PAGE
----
You are here

Final and consecutive clauses in the Greek documentary papyri of the Roman period

Giuseppina di Bartolo


I present a study of the syntax of final and consecutive clauses in Greek documentary
papyri of the Roman period (1st c.– 4th c. AD), focusing on the use of the conjunctions ἵνα
and ὥστε.
The documentary papyri belong to the most relevant and copious sources for the study of
the ancient everyday language. They are written in an informal register characterized by
the use of common words and colloquial expressions (e.g. private letters, military reports,
contracts). Since, they contain several constructions different from those of the literary
language, they provide some essential parameters for distinguishing between normalized
texts and texts with a stronger penetration of colloquial elements. They are very useful for
reconstructing the ancient spoken language and the living development of the Post-
Classical Greek.
I have analyzed a corpus of documentary papyri beginning with the Oxyrhynchus Papyri
and using various papyrological databases. I focus on the documents of the Roman period
(1st c.– 4th c. AD) for two main reasons: there is currently a lack of linguistic-philological
studies regarding the Greek of the Roman and Byzantine papyri, especially about the
syntax (Gignac, 1976, Phonology; 1981, Morphology); in this lapse the papyri show
several of the upcoming transformations of the language and a transitional stage between
Classical and Modern Greek.
Final and consecutive clauses are significant not only for indicating the change of some
syntactic constructions, but also they enable us to consider some particular daily ways of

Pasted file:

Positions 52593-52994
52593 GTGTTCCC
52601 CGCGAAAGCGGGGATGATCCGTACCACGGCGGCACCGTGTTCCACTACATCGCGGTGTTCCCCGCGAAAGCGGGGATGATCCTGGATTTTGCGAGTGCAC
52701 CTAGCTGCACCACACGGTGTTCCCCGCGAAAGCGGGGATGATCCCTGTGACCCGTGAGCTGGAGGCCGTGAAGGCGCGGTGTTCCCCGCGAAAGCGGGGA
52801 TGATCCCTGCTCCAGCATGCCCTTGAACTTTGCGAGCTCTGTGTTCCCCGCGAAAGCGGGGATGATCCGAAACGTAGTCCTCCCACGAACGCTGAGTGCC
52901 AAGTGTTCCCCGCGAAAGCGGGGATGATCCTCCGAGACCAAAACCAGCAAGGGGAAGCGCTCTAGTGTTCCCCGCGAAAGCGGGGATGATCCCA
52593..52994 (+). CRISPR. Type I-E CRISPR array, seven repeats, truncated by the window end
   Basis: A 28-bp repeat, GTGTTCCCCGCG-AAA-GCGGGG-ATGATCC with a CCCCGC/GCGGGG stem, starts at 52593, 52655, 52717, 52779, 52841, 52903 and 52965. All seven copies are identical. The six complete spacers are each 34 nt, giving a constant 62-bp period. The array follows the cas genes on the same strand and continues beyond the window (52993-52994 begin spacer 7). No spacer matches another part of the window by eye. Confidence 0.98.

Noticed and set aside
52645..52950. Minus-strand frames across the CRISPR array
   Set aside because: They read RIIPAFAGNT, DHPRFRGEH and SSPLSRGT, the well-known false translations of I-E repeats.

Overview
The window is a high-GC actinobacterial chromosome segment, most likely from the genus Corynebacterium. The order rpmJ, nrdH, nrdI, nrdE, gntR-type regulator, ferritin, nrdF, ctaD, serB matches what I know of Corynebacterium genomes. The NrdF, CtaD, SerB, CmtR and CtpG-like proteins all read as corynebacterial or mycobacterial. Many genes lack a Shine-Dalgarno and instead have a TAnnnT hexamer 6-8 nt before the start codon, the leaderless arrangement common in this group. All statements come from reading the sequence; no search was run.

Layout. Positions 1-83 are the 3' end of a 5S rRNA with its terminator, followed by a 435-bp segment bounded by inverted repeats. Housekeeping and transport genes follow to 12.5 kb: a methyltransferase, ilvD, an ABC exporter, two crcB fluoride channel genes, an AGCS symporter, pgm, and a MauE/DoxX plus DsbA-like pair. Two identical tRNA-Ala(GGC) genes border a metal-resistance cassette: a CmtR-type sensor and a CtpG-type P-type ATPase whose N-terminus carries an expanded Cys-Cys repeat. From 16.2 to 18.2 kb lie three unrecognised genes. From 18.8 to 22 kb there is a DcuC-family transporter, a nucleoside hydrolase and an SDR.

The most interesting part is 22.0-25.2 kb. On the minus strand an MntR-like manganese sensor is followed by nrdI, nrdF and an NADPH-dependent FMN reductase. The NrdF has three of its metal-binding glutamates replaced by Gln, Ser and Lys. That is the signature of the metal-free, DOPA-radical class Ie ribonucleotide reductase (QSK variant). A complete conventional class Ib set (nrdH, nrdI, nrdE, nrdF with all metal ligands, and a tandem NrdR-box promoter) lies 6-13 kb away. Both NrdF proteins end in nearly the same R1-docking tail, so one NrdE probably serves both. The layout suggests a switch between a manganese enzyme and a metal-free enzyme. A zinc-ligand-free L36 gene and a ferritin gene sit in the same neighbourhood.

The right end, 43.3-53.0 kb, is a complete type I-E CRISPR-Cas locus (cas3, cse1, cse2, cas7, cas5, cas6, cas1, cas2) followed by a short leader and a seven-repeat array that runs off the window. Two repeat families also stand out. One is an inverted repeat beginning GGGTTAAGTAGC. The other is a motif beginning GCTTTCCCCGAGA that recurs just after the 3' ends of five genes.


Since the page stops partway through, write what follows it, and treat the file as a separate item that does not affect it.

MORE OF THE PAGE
expression, in other words the usage of these conjunctions in relation to specific
sociolinguistic contexts (e.g. ὥστε in land lease contracts, ὅπως in petitions, ἵνα in private
Ἵνα, ὅπως and ὥστε are the prevalent conjunctions in the papyri used to express
respectively purpose and result. Moreover, the papyri show several examples of mixed
constructions building the final and the consecutive clauses:
- a confusion of the mood, ἵνα with indicative instead of the subjunctive (e.g. P. Oxy. LIX
- a substitution in the conjunction, ὥστε instead of ἵνα with subjunctive in a final sense
(e.g. P. Oxy. VI 933);
- the use of the same conjunction to express both purpose and result, examples are to be
found with ἵνα as well as with ὥστε.
In my presentation, I will illustrate the clear tendency in the Greek of the papyri to overlap
the meaning of purpose and result in everyday contexts, which can be also observed in
Latin or in many modern languages (Cabrillana, 2011). I will show the use of these
conjunctions in relation to specific sociolinguistic contexts. I will investigate questions
concerning the diachronic development of the examined syntactic phenomena, in order to
stress their importance in relation to the later stage of the Greek. Moreover, I will compare
the presence of these constructions with the same that could be found in other
contemporary sources (e.g. the New Testament).

Session/Panel Title

Culture & Society in Greek Roman & Byzantine Egypt

Session/Paper Number


© 2020, Society for Classical Studies Privacy Policy